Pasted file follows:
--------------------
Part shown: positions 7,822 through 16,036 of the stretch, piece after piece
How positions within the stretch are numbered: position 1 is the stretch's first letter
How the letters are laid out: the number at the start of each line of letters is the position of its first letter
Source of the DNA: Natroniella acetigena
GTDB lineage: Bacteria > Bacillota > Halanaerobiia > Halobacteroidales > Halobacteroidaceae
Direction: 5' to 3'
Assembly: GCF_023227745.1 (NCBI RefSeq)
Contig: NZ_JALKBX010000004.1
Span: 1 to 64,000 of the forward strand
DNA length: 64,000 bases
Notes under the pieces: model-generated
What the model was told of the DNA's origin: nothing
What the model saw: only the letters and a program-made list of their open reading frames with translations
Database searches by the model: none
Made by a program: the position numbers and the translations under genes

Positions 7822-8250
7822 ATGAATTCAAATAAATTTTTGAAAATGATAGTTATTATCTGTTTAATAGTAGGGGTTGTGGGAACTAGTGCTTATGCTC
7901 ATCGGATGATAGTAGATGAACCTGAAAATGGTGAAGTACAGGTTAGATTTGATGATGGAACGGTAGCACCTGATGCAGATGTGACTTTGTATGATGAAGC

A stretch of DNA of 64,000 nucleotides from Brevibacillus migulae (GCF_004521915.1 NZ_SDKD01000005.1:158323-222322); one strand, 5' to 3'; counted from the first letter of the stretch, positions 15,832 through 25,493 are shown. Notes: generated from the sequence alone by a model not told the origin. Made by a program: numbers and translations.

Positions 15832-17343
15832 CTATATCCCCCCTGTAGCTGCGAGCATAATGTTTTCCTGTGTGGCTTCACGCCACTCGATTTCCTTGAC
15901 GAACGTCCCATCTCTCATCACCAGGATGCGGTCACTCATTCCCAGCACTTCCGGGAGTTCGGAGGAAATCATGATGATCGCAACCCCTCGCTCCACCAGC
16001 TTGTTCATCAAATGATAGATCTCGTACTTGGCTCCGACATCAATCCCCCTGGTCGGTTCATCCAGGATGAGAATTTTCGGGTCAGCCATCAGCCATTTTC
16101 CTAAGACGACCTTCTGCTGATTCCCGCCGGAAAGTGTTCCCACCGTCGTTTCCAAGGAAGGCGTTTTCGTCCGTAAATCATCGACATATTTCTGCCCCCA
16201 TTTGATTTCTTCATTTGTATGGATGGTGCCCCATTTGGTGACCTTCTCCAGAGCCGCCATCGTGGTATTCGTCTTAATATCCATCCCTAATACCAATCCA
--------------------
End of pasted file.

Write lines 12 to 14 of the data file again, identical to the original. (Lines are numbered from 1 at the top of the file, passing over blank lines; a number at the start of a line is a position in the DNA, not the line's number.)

What the model was told of the DNA's origin: nothing
What the model saw: only the letters and a program-made list of their open reading frames with translations
Database searches by the model: none